The Great Wall of China
Pictures by: Father Tomas Del Valle-Reyes & Mark A. Torres
The Great Wall of China, one of the greatest wonders of the world, was enlisted in the World Heritage by UNESCO in 1987. Just like a gigantic dragon, the Great Wall winds up and down across deserts, grasslands, mountains and plateaus stretching approximately 6,700 kilometers (4,163 miles ) from east to west of China. With a history of more than 2000 years, some of the section of the great wall are now in ruins or even entirely disappeared. However, it is still one of the most appealing attractions all around the world owing to its architectural grandeur and historical significance.
No one can tell precisely when the building of the Great Wall was started but it is popularly believed that it originated as a military fortification against intrusion by tribes on the borders during the earlier Zhou Dynasty. Late in the Spring and Autumn Period (770 BC - 476 BC), the ducal states extended the defense work and built "great" structures to prevent the attacks from other states. It was not until the Qin Dynasty that the separate walls, constructed by the states of Qin, Yan and Zhao kingdoms, were connected to form a defensive system on the northern border of the country by Emperor Qin Shi Huang (also called Qin Shi Huangdi by westerners or the First Emperor). After the emperor unified the country in 214 BC, he ordered the construction of the wall. It took about ten years to finish and the wall stretched from Linzhao (in the eastern part of today's Gansu Province) in the west to Liaodong (in today's Jilin Province) in the east. The wall not only served as a defense in the north but also symbolized the power of the emperor.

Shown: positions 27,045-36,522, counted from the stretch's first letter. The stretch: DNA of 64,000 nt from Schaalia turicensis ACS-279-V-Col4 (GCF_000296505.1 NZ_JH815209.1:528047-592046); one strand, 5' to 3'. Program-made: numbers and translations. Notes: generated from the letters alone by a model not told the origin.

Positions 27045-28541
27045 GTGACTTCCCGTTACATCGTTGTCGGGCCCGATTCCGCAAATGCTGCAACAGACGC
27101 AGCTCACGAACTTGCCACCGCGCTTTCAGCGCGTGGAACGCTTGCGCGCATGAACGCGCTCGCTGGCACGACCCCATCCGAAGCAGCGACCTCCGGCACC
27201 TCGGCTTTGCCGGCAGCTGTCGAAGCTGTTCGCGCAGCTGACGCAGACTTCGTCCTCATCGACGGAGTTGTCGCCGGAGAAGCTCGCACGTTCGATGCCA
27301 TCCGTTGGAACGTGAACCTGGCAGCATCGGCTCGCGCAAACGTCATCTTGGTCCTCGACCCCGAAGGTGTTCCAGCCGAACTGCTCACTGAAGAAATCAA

From the Qin Dynasty onwards, Xiongnu, an ancient tribe that lived in North China, frequently harassed the northern border of the country. During the Han Dynasty, Emperor Wu (Han Wu Di), sent three expeditions to fight against the Xiongnu in 127 BC, 121 BC and 119 BC. The Xiongnu were driven into the far north of the Gobi. To maintain the safety of the Hexi Corridor (today's Gansu Province), the emperor ordered the extension of the Great Wall westward into the Hexi Corridor and Xinjiang region. The ruins of the beacon towers and debris of the Han Wall are still discernible in Dunhuang, Yumen and Yangguan. A recent report shows that ruins of the Han Wall have been discovered near Lopnur in China's Xinjiang region.
Further construction and extensions were made in the successive Northern Wei, Northern Qi and Sui dynasties.
The present Great Wall in Beijing is mainly remains from the Ming Dynasty (1368 - 1644). During this period, bricks and granite were used when the workers laid the foundation of the wall and sophisticated designs and passes were built in the places of strategic importance. To strengthen the military control of the northern frontiers, the Ming authorities divided the Great Wall into nine zones and placed each under the control of a Zhen (garrison headquarters). The Ming Wall starts from Yalujiang River (in today's Heilongjiang Province), via today's Liaoning, Hebei, Inner Mongolia, Shanxi, Shaanxi, Ningxia provinces, to Gansu. The total length reaches 12,700 li (over 5,000 kilometers). The Shanhaiguan Pass and the Jiayuguan Pass are two well-preserved passes at either end.
Today, the Wall has become a must-see for every visitor to China. Few can help saying 'Wow!' when they stand on top of a beacon tower and look at this giant dragon. For centuries, the wall served succeeding dynasties as an efficient military defense. However, it was only when a dynasty had weakened from within that invaders from the north were able to advance and conquer. Both the Mongols (Yuan Dynasty, 1271-1368) and the Manchurians (Qing Dynasty, 1644-1911) were able to take power because of weakness of the government and poverty of the people but never due to any possibility of weakness of the Wall.